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The future of electronic reserves and the presence of librarians in content management systems: A case study at Manhattan College

The future of electronic reserves and the presence of librarians in content management systems: A... This article addresses the development of electronic reserves within academic libraries. Libraries have been offering electronic reserve services on separate platforms since the 1990s (Austin, 2013).  However, since the integration of campus-wide content management systems (CMSs), the need for a library reserves platform that is independent from an institution's CMS has decreased, and independent e-reserves systems have potentially become obsolete (Maddison & Kumaran, 2017).  This article presents the steps taken between 2015 and 2017 by the O'Malley Library to streamline the electronic reserves services so that they are accessible through the college's CMS, Moodle. Through careful study, the library decided to eliminate electronic reserves services in the future.  This will be replaced with encouraging faculty to add the course content traditionally placed on electronic reserves in Moodle while librarians provide guidance in avenues such as copyright and Fair Use. http://www.deepdyve.com/assets/images/DeepDyve-Logo-lg.png Journal Of Access Services Taylor & Francis

The future of electronic reserves and the presence of librarians in content management systems: A case study at Manhattan College

Journal Of Access Services , Volume 14 (4): 8 – Oct 2, 2017

The future of electronic reserves and the presence of librarians in content management systems: A case study at Manhattan College

Journal Of Access Services , Volume 14 (4): 8 – Oct 2, 2017

Abstract

This article addresses the development of electronic reserves within academic libraries. Libraries have been offering electronic reserve services on separate platforms since the 1990s (Austin, 2013).  However, since the integration of campus-wide content management systems (CMSs), the need for a library reserves platform that is independent from an institution's CMS has decreased, and independent e-reserves systems have potentially become obsolete (Maddison & Kumaran, 2017).  This article presents the steps taken between 2015 and 2017 by the O'Malley Library to streamline the electronic reserves services so that they are accessible through the college's CMS, Moodle. Through careful study, the library decided to eliminate electronic reserves services in the future.  This will be replaced with encouraging faculty to add the course content traditionally placed on electronic reserves in Moodle while librarians provide guidance in avenues such as copyright and Fair Use.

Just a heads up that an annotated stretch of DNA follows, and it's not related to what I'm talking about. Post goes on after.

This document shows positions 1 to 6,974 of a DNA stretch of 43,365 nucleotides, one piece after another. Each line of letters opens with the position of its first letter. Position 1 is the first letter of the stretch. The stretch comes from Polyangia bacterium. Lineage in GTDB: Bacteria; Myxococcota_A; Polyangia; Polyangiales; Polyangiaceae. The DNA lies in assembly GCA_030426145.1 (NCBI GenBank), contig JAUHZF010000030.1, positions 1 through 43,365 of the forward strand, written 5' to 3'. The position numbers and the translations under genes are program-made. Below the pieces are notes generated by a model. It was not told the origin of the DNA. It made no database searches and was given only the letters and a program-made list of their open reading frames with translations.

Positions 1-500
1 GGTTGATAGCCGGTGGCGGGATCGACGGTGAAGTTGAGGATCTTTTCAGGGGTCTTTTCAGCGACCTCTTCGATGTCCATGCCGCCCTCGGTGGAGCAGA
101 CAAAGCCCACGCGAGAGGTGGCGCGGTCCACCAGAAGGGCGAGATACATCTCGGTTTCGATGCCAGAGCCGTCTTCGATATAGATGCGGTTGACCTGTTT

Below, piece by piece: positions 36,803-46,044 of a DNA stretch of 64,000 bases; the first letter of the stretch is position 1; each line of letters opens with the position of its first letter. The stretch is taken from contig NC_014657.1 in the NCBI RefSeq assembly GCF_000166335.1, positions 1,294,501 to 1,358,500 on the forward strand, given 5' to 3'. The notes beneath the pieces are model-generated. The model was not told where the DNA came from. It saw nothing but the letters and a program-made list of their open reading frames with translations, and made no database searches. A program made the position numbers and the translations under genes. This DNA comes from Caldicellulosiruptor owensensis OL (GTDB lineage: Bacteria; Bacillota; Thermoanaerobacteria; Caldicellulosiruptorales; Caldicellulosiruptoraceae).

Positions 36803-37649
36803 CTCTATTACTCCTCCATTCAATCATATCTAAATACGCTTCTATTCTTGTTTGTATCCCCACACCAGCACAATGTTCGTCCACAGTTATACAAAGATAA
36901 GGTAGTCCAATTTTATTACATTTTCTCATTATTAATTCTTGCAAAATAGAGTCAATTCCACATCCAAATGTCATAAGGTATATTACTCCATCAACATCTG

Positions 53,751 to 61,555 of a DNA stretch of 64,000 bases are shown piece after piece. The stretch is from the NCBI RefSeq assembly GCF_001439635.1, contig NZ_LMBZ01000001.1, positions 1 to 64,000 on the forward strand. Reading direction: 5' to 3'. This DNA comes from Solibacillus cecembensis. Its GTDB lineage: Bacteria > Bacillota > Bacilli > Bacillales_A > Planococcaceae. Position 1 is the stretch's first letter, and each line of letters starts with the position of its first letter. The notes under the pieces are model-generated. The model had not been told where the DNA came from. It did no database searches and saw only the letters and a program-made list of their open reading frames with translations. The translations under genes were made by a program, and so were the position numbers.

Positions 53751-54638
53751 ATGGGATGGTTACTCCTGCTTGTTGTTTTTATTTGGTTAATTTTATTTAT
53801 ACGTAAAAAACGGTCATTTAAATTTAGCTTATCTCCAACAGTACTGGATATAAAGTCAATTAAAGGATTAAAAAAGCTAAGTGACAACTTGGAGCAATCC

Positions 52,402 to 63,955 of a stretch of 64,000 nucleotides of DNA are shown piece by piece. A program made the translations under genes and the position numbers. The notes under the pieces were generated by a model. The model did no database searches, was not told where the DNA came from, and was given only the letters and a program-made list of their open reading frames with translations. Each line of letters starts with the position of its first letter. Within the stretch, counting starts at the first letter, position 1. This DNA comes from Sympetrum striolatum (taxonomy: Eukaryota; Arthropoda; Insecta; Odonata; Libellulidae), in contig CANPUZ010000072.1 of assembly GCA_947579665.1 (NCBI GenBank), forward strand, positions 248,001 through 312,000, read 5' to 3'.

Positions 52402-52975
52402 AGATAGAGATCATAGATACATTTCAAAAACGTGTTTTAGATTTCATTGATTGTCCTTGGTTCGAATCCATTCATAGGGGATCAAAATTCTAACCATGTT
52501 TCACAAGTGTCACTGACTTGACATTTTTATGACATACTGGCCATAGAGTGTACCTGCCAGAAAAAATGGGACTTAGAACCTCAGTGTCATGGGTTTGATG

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References (13)

Publisher
Taylor & Francis
Copyright
© 2017 The Author(s). Published with license by Taylor & Francis
ISSN
1536-7975
eISSN
1536-7967
DOI
10.1080/15367967.2017.1392865
Publisher site
See Article on Publisher Site

Abstract

This article addresses the development of electronic reserves within academic libraries. Libraries have been offering electronic reserve services on separate platforms since the 1990s (Austin, 2013).  However, since the integration of campus-wide content management systems (CMSs), the need for a library reserves platform that is independent from an institution's CMS has decreased, and independent e-reserves systems have potentially become obsolete (Maddison & Kumaran, 2017).  This article presents the steps taken between 2015 and 2017 by the O'Malley Library to streamline the electronic reserves services so that they are accessible through the college's CMS, Moodle. Through careful study, the library decided to eliminate electronic reserves services in the future.  This will be replaced with encouraging faculty to add the course content traditionally placed on electronic reserves in Moodle while librarians provide guidance in avenues such as copyright and Fair Use.

Journal

Journal Of Access ServicesTaylor & Francis

Published: Oct 2, 2017

Keywords: Content management system; electronic reserves; library reserves

There are no references for this article.